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- Annual Australasian Aid Conference
- The Mitchell Orations
- PNG Update
- Pacific Update
- Aid stakeholder survey
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- Pacific Research Program
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Our work is organized under three pillars: Australian aid, PNG and the Pacific, and global development policy. This page outlines our work under the Australian aid pillar, and is extracted from our 2017 Annual Report.
Though Australia’s aid program has been scaled down in size, it still has a key role to play in Australia’s broader foreign policy. Australia’s aid efforts are also supported by a substantial community of non-government organisations (NGOs) and individual Australians looking to work or volunteer to support the cause of international development. Rigorous research and informed public discussion can serve to enhance Australia’s and Australians’ engagement with aid and development in our region and around the world. We focus our analytical efforts in two areas:
We fill that gap through research on the following two themes:
1. Government aid
We conducted the 2018 Australian Aid Stakeholder Survey, to obtain feedback on the strengths and weaknesses of the Australian aid program. More than 300 stakeholders took part in the 2018 survey. The results were launched at the 2019 Australasian Aid Conference — a summary of the findings are on page i.
Our written outputs included a submission to DFAT’s soft power review, a discussion paper on lessons for aid advocacy from aid spending expansions in Australia and the UK, a report on the innovationXchange, a flagship aid initiative of the Coalition government, and a paper on trends in Australian aid to the Pacific.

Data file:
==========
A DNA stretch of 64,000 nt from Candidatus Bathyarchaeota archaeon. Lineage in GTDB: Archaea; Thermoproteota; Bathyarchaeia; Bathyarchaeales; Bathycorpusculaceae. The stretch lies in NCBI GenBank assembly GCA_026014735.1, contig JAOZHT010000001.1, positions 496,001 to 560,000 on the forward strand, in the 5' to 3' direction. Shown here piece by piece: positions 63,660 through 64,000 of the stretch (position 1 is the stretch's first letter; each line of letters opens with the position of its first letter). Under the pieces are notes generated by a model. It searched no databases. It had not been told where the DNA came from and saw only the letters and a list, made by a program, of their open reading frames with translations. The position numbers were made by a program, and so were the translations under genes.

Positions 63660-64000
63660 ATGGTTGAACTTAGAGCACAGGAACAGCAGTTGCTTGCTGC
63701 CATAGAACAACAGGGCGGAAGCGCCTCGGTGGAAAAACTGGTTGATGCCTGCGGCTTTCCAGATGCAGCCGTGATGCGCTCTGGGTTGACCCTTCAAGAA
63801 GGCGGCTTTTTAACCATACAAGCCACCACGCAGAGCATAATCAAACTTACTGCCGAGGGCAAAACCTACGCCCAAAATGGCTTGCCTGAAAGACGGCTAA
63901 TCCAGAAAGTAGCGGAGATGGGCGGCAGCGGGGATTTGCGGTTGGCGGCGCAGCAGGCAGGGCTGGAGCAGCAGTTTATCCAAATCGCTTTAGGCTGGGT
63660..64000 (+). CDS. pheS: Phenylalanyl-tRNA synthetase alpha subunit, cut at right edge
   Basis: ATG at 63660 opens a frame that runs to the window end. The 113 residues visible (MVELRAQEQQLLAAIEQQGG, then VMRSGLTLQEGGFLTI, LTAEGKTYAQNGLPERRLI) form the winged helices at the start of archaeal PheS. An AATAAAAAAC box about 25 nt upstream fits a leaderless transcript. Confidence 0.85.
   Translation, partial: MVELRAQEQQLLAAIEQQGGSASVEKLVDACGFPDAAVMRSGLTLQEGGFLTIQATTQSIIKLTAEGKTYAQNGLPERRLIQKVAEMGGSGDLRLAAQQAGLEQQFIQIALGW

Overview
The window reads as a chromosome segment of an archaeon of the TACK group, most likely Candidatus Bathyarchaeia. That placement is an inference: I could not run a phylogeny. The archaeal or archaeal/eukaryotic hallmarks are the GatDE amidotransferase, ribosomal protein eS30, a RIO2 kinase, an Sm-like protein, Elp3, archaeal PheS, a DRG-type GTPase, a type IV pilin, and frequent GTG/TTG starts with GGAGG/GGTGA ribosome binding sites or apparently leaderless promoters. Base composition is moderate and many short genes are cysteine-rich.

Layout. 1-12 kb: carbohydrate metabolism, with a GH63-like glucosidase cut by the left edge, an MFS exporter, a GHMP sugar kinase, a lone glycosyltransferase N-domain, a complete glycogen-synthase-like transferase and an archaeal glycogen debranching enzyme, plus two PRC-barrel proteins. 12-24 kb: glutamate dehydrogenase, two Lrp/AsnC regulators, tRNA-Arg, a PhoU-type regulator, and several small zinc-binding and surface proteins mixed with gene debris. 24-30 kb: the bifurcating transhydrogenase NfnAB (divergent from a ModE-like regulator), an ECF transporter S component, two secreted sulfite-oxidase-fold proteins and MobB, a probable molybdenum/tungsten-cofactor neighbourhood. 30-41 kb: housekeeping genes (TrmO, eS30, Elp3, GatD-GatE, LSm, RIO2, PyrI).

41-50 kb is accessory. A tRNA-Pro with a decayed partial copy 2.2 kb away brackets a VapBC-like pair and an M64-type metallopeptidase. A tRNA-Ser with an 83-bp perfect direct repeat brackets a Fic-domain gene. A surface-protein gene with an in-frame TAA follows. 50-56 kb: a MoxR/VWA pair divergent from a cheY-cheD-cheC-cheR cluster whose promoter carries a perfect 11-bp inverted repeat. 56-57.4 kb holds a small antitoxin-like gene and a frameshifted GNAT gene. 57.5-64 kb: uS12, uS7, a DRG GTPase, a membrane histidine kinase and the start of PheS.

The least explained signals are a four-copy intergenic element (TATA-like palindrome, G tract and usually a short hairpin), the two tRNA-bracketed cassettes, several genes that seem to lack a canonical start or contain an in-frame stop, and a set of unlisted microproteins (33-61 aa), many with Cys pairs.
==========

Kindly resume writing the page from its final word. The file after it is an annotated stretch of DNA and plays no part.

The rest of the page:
We held the 2018 Aid Budget Breakfast, where Stephen Howes gave Devpolicy’s annual Australian aid update, including an analysis of aid trends in Australia and overseas, looking at both government and non-government aid.
We regularly conduct fora to explore the evaluation of aid projects. One aid evaluation forum in April, co-hosted with the Office of Development Effectiveness, explored an evaluation on DFAT’s support for disability-inclusive development. Another explored a number of evaluations of aid to PNG.
Terence Wood coordinated and presented at a conference on the future of New Zealand aid.
Devpolicy staff provided media commentary on a variety of Australian aid issues, and met with a wide range of stakeholders such as DFAT, the RDI Network, the Parliamentary Sub-Committee on Foreign Affairs and Aid, and the Murrumbidgee Electorate Branch of the Liberal Party. Devpolicy staff participated in the OECD Development Assistance Committee’s review process, and presented on Australian aid to KOICA (the Korean Development Agency) and at the annual Korean Development Studies Association conference.
We continued to regularly update the Australian Aid Tracker website.
In 2018 we were awarded a second grant from the Bill & Melinda Gates Foundation to continue our research on Australian government and NGO aid.
2. Aid and the community
Terence Wood worked with the Australian Council for International Development to complete their landmark State of the Sector report on Australian NGOs. Terence also continued his research on public opinion and aid.
We continued to publish our aid profiles series, which showcases stories of Australians, or those with an Australian connection, who have made a substantial contribution to the cause of international development. The 2018 profiles, on Elizabeth Reid, Motivation Australia and Sanasa, made up the shortlist for the 2019 Mitchell Humanitarian Award, which was presented to Elizabeth Reid at the 2019 Australasian Aid Conference.
February 2018: Aid for trade in Asia and the Pacific
February 2018: 2018 Australasian aid conference
May 2018: 2018 aid budget breakfast